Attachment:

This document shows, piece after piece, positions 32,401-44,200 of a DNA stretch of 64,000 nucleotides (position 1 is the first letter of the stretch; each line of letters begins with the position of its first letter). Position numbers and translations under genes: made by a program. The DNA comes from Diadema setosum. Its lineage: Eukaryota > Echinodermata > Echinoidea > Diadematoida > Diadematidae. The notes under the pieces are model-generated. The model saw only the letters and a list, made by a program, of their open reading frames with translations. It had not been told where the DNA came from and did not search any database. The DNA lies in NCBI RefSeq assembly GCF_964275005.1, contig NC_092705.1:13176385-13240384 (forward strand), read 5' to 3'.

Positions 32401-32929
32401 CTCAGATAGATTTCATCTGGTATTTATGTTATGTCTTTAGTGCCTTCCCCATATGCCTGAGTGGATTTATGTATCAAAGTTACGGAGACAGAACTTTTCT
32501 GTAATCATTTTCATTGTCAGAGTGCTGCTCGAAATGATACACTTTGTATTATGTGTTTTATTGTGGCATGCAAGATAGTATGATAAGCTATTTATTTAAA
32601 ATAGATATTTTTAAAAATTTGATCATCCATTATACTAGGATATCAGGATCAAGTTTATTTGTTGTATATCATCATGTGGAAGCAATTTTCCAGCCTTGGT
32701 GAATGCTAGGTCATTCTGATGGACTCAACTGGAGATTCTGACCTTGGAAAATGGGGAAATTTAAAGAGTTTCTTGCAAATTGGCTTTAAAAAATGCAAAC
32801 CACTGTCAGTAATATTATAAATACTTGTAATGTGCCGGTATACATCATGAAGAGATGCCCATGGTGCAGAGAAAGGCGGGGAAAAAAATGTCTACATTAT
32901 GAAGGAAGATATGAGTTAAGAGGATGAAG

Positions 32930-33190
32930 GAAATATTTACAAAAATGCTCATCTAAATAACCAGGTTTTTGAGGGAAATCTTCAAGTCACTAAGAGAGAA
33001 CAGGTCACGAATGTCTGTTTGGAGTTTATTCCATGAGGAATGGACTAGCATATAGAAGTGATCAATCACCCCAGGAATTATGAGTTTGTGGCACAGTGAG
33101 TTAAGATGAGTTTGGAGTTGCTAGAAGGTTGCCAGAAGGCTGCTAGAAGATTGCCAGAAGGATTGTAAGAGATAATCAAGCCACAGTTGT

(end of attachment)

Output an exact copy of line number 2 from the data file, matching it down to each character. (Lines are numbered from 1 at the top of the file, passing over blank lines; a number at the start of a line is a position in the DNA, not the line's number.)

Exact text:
Positions 32401-32929